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The Nazi Regime

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The rise of the Nazi regime in Germany in the early part of the 20th century was an impressive, and nearly unforeseen incident that had long-lasting implications on the rest of the Western world. While the Nazi party was extreme in their ideologies, the circumstances in which they came to power were dire; Germany had been crippled by a massive depression and was being forced to pay reparations through the “Young Plan” which required Germany to pay the Allied forces “a series of annual payments extending until 1988”(Bullock, 160). The German people were left without any leadership in a time of disparity, but naturally, a strong leader filled this vacuum. Even though the actions of the Nazi party were extreme and unjustifiable, they needed to dig their country out of the massive debt that they had incurred as a result of World War I, and the Nazi party was able to revitalize Germany’s economy, and arm the nation in the process.

Immediately following the First World War, the Allied nations met at Versailles and, except for the United States, were unwavering in their decision to demand reparations from Germany (Briggs & Clavin, 205). The Treaty of Versailles and the Young Plan put an incredible amount of stress on the already withered German economy. The initial payment to the Allied nations was “a thousand million pounds of gold”, which meant a lot more repayment was yet to come. Forcing Germany to pay reparations led to anger and frustration among the German people, who had suffered enough through World War I; no one saw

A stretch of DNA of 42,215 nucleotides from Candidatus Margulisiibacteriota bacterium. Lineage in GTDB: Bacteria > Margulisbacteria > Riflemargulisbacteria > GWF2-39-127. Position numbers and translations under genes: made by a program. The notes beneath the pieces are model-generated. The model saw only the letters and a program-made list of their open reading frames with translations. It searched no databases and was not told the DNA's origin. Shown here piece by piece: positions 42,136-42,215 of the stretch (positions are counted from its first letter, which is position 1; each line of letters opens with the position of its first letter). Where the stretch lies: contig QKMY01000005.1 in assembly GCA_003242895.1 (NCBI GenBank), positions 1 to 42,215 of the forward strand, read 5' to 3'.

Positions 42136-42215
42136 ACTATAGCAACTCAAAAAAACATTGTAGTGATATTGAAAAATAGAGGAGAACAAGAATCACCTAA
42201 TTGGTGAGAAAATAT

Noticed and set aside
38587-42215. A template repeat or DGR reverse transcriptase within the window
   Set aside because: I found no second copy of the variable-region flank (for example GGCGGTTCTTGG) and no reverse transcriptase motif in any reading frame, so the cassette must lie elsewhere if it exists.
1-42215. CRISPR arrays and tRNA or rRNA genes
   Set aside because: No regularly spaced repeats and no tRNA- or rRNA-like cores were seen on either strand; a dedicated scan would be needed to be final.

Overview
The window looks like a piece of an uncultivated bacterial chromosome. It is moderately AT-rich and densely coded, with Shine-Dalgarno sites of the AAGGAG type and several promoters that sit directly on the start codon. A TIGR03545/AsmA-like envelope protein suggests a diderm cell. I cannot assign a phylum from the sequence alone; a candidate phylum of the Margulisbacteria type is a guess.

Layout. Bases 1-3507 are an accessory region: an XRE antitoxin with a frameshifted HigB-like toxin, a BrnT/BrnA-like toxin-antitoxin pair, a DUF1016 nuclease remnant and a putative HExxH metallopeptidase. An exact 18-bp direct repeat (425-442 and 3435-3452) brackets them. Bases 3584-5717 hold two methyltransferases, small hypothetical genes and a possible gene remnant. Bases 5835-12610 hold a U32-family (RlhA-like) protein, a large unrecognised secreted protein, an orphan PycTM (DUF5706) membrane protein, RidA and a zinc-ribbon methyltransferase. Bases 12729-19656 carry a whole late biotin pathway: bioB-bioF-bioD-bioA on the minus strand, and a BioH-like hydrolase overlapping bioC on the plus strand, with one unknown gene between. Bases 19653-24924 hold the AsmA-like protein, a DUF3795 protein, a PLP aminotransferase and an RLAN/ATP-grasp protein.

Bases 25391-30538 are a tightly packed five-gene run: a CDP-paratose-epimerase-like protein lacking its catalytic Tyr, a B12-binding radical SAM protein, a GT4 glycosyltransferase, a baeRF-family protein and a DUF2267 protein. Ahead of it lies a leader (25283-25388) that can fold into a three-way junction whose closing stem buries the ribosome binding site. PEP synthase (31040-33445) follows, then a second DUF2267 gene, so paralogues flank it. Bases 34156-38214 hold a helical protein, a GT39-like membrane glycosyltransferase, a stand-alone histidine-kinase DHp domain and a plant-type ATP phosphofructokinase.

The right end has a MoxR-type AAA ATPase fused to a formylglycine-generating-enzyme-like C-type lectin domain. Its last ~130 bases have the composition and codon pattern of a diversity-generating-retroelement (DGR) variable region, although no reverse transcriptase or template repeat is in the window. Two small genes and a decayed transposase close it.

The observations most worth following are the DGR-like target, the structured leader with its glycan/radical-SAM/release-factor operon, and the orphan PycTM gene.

the benefit of paying an absurd amount of reparations because they simply could not pay for the cost of the war. Reparations led to a vengeful feeling among the future leaders of Germany; the Nazi party. This ri...

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...was created so that nothing like World War II would happen again; and there are alliances such as NATO, which provide assistance in times of multinational conflicts. Although the United Nations is based on the League of Nations, there is participation by every country in the world to avoid another horrer like World War II. Today, the global community is so connected and dependent on each other, whether through monetary aid after a natural disaster, or the everyday activities of international trade, that if a regime of this intensity attempted to rise in the

Western world today, the rest of the international community would suppress it quickly and efficiently.

Works Cited

Briggs, Asa, and Patricia Clavin. Modern Europe, 1789 - Present. London: Pearson Longman, 2003. Print.

Bullock, Alan. Hitler and Stalin: Parallel Lives. New York: Vintage, 1993. Print.
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